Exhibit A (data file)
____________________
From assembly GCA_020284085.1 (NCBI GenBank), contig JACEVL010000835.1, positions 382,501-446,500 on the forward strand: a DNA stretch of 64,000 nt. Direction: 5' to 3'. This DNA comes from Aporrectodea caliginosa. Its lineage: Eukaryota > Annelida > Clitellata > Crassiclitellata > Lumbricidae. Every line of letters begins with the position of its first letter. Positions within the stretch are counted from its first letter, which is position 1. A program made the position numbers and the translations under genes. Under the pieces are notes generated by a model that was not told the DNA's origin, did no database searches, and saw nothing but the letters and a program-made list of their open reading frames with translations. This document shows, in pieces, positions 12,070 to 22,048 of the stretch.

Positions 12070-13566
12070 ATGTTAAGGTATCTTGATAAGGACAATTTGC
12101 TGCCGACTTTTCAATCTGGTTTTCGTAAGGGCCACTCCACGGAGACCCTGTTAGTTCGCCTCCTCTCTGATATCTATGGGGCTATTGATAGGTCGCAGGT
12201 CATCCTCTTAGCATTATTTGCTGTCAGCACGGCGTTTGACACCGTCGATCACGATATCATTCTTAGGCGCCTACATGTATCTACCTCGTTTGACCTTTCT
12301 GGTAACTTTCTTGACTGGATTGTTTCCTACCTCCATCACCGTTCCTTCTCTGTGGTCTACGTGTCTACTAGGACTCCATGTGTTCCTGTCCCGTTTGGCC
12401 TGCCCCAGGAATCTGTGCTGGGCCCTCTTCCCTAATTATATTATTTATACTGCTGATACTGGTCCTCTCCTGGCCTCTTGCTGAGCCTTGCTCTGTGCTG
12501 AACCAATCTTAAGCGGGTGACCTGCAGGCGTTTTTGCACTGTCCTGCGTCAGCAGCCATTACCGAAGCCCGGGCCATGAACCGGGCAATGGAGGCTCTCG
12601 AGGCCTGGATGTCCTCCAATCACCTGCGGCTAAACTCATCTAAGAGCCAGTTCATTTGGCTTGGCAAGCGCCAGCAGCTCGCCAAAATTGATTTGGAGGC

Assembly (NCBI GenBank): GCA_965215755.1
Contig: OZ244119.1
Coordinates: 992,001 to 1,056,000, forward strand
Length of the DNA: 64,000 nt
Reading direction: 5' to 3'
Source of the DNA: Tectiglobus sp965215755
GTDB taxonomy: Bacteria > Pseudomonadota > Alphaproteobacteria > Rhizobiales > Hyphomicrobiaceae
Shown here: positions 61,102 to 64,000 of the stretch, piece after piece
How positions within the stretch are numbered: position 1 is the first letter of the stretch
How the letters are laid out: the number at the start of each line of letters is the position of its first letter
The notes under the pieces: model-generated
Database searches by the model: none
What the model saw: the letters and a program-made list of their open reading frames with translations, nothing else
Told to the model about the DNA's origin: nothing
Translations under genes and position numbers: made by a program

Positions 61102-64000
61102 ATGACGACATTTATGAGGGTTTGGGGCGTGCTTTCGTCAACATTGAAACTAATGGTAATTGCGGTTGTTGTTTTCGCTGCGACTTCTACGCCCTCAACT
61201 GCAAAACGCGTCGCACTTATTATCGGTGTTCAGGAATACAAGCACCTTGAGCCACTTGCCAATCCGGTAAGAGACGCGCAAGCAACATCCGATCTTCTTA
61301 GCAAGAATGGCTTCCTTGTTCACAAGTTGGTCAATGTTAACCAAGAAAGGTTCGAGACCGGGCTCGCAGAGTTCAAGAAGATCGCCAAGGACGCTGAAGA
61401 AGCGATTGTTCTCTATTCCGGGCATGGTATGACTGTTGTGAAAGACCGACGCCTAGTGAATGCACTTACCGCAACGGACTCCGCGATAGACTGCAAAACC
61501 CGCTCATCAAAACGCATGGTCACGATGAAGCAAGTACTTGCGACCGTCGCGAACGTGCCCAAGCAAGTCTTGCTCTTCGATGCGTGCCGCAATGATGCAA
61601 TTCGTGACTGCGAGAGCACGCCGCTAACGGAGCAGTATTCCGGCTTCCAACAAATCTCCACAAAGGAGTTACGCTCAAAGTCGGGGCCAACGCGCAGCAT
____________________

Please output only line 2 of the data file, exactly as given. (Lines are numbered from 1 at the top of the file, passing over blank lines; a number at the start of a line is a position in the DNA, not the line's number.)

Positions 12070-13566